Where a landlord lets to multiple and usually unrelated tenants there are two main ways of doing this:(1) As a Joint Tenancy, where all the tenants share the house and all its facilities and they do not have exclusive possession of any part. Rooms are allocated between the tenants on a tenant agreed basis. There is one tenancy agreement which includes all the tenants.(2) Individual Tenancies where the house is let on a room by room basis (sometimes called bed-sits), the tenants having exclusive possession of one a specific room but sharing facilities such as the common areas, lounge, cooking, washing etc.There is also a 3rd possibility which is that of creating licences as opposed to tenancies. There are obvious advantages for landlords in this as it means that the lettings don't come under the statutory rules governed by the Housing Acts 1988 and 1996 for Assured Shorthold Tenancies (AST).However, this is a complex legal area with several cases (note 3) as precedents. What it all boils down to is that where no individual rooms (bedrooms) are granted or specified for individual residents, but rather residents come and go at different times and use whatever room is available to them, then, in theory, no tenancy is created. You should use this option only if you can confidently justify this as a licence situation. Remember, it's not what you call your agreement, licence or tenancy; it's the situation that counts.Housing with multiple occupants comes under HMO (House in Multiple Occupation) designation where there are 3 or more tenants from 2 or more households, This will be a licensable HMO where 3 or more storeys are occupied by 5 or more people who form more than one household, or where the local authority has used its discretionary licensing powers. Special HMO safety provisions are involved.Also, from 6th April 2010 any new tenancy household with between 3 and 6 unrelated occupants will require local authority planning permission under Use Class C4. See:https://www.landlordzone.co.uk/pdf/LicensingPlanningRules.pdfThere are pros and cons for Joint or Single Shared tenancy arrangements for both landlords and tenants:
Joint Tenancies are the most popular for groups who don't change during the course of the tenancy, for example, families or groups of students where all adults must sign the tenancy agreement (1). They have the big advantage for landlords of 'joint and several liability'�, which means that all tenants are responsible for all costs both as a group and also individually '� this means if the landlord could trace only one tenant he could claim all arrears from the one tenant, or her guarantor if there is one, or where just one tenant defaults, from all the rest.Where joint tenants are under an Assured Shorthold Tenancy(AST), and where it is their main residence, they are responsible for council tax direct to the local authority, except where they are students, in which case they are exempt. They will also be jointly responsible direct to utilities suppliers for all services to the property.Difficulties can arise when a single tenant decides to leave. The group as a whole is responsible for the whole rent, so it's a matter of the tenants themselves finding a replacement tenant and jointly signing up a new agreement for the remainder of the term, or a full new term. Alternatively, the leaving tenant can continue to pay her share, or the remaining tenants can agree to share the additional costs of the missing rent and have one less resident.Difficulties also arise in this situation over the deposit. The simple solution is for the new tenant to pay-off the leaving tenant with their full deposit amount, agreeing to take over the leaving tenant's liabilities. Otherwise the landlord may be faced with establishing liabilities at that point with an outgoing inventory, taking and protecting a new deposit and paying off the leaving tenant after any deductions. The landlord has the option of protecting the individual deposits as a one whole, or individually for each tenant '� assuming he uses the custodial tenancy deposit scheme (DPS).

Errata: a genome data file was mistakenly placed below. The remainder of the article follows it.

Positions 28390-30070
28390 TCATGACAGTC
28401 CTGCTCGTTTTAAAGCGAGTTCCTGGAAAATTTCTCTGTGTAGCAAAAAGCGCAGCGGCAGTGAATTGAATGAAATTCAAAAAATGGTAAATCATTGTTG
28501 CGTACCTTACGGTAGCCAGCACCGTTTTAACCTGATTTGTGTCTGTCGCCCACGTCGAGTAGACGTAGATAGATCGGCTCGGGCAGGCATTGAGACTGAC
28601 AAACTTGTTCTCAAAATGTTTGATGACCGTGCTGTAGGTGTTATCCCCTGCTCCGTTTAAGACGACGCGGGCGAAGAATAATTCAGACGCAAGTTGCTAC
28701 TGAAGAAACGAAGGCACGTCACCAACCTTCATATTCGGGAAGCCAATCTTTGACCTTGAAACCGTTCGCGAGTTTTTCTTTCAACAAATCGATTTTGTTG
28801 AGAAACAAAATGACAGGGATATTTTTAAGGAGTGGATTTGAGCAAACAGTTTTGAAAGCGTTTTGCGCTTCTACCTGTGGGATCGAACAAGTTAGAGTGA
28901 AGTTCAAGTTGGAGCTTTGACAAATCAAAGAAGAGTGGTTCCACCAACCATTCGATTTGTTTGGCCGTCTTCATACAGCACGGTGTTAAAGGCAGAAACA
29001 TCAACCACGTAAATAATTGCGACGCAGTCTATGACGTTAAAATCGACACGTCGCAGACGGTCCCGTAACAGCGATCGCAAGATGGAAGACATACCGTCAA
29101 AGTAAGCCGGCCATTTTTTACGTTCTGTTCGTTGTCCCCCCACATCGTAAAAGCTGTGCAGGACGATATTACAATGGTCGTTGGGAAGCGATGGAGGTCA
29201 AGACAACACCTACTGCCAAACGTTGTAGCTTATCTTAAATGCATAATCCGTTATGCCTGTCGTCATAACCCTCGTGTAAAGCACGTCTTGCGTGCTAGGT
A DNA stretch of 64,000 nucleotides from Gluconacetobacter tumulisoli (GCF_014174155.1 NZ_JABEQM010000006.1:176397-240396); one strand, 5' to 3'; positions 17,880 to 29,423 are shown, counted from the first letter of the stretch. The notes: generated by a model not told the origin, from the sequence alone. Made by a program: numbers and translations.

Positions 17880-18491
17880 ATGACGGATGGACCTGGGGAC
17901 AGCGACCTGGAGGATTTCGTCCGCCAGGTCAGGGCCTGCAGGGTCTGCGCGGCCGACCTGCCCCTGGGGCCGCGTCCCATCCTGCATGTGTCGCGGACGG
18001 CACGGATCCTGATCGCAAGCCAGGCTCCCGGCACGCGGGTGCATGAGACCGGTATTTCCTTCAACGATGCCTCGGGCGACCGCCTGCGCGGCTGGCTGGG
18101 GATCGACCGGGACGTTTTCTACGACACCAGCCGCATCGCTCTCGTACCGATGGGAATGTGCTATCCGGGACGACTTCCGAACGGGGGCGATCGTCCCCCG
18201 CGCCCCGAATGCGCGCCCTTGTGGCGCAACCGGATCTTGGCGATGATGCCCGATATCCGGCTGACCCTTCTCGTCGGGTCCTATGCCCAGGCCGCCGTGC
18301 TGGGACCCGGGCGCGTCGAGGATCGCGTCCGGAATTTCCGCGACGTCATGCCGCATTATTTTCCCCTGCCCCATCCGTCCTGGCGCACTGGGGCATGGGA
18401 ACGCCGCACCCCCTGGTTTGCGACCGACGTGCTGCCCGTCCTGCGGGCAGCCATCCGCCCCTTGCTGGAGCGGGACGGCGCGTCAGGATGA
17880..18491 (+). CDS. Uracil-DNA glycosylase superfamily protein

Individual Tenancies with shared facilities (2). These are advantageous where tenants come and go, though landlords should be conscious of compatibility issues. Introducing new tenants into a shared house must be handled with care when the landlord is in effect imposing a new resident on existing ones. Therefore landlords may wish to involve the existing residents in the final decision.Although this arrangement is far less common than joint tenancies there are some advantages beyond that of the ease of change of tenants. The landlord can easily access the common areas for inspections and repairs as, unlike in a shared house, he has a right to enter. Also, in most circumstances the landlord will be able to charges higher rents.The disadvantages for the landlord include the loss of joint and several liability, the higher risk of an incompatible tenant driving out good tenants and, as the house as a whole is not controlled under one tenancy, the landlord must be responsible for paying any council tax liabilities and utilities changes. These amounts are normally calculated and taken as part of the rent. The additional factor here is that if a tenant defaults on her rent the landlord is also left with the tenant's council tax and utilities liabilities.Notes:(1) The maximum number of persons able to hold a joint interest in land is 4 (Trustees Act 1924 s34) Where there are more than 4 joint tenants the first 4 should be made tenants, with subsequent residents being added to the agreement as occupiers. A special form of agreement for this purpose has been developed by Legalhelpers '� see:legalhelpers.co.uk(2) Single tenants in a multi-occupied house can sign a standard AST agreement providing it is made clear which part or room is intended for the exclusive possession of that tenant. Ideally in addition a floor plan with the demise outlined in red should be attached to the agreement.(3) Significant case law on multiple occupied premises as licence situations includes: Street Mountford (1985), Uratemp Ventures Ltd v Collins (2001), A.G. Securities v Vaughan (1988) and Antodiades v Villiers (1988. The most important of these which supports the landlords licence case in multi-occupied, and is still considered the key case and good law despite its age, is A.G. Securities v Vaughan (1988). This case involved a landlord letting rooms in a property on licences. The House of Lords, (the highest Court at the time) decided it was a licence rather than a tenancy; the key principle was that the landlord had not let the property to the occupiers with exclusive possession, nor indeed any part of it.